• Automated builds and tests
      • Continuous Integration
      • Using the same binary across all environments
    • How many environments are enough?
    • Developing against a production-like environment
    • CD tooling
      • Automated provisioning
      • No-downtime deployments
    • The cloud
    • Monitoring
    • When a simple manual process is also an effective tool
    • Summary
  6. Hurdles Along the Way
    • What are the potential issues you need to look out for?
      • Dissenters in the ranks
        • No news is no news
        • The anti-agile brigade
      • The transition curve
      • The outsiders
      • Corporate guidelines, red tape, and standards
      • Geographically diverse teams
      • Failure during evolution
      • Processes that are not repeatable
      • Recruitment
    • Summary
  7. Vital Measurements
    • Measuring effective engineering best practice
      • Simple quality metrics
      • Code complexity
      • Unit test coverage
      • Commit rates
      • Adherence to coding rules and standards
      • Where to start and why bother?
    • Measuring the real world
      • Measuring the stability of the environments
        • Incorporating automated tests
        • Combining automated tests and system monitoring
        • Real-time monitoring of the software itself
        • Monitoring utopia
      • Effectiveness of CD and DevOps
      • Impact of CD and DevOps
      • Measuring your culture
    • Summary
  8. Are We There Yet?
    • Reflect on where you are now
    • Streaming
    • A victim of your own success
    • [P]lan, [D]o, [C]heck, [A]djust
    • Exit stage left
    • Rest on your laurels (not)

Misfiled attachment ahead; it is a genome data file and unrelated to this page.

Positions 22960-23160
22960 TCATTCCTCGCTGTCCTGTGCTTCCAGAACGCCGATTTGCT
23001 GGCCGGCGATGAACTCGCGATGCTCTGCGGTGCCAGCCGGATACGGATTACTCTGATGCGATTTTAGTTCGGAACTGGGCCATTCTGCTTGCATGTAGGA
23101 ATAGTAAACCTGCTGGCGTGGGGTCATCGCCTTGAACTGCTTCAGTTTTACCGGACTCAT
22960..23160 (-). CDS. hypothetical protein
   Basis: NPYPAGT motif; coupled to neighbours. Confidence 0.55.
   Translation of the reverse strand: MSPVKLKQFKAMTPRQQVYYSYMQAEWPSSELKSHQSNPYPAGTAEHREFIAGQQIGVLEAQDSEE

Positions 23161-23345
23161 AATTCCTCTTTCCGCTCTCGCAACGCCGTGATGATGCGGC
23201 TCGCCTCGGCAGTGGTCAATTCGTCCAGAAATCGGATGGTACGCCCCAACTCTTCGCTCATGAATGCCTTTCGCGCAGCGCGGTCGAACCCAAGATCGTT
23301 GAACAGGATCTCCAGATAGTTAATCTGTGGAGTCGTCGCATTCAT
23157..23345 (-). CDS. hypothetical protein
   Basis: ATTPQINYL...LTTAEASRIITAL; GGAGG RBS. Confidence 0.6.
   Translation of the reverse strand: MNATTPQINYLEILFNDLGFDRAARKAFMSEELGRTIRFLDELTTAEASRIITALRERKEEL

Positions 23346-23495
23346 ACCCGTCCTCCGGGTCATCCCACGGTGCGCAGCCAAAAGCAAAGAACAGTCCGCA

• Summary
  9. The Future is Bright
    • Expanding your horizon
      • Reactive performance and load testing
      • Reducing feature flag complexity
      • Easing A/B testing
      • Security patching and saving your bacon
      • Order out of chaos monkey
      • End user self-service
      • CD and DevOps and the mobile world
    • Expanding beyond software delivery
    • What about me?
    • What have you learned?
    • Summary
    1. Some Useful Information
      • Tools
      • People
      • Recommended reading
    2. Where Am I on the Evolutionary Scale?

  1. Retrospective Games
    • The timeline game
    • StoStaKee
  2. Vital Measurements Expanded
    • Code complexity – some science
    • Code versus comments
    • Embedding monitoring into your software


Continuous Delivery and DevOps - A Quickstart Guide

Reviewed by Roland Buresund

Very Good ******** (8 out of 10)

Last modified: Nov. 12, 2023, 1:51 a.m.

A very good introduction to CD, DevOps and Agile. It doesn't cover stuff in detail but touches on nearly all important point that anyone needs to have an understanding of.

Be aware that it is written by committed Agile people, so the approach to anyone that dares voice concerns over anything is old and not willing to change (they even cover Change of staff in the book).

All in all, an enjoyable read and recommended if you want some (admittedly technical) understanding of the books topics.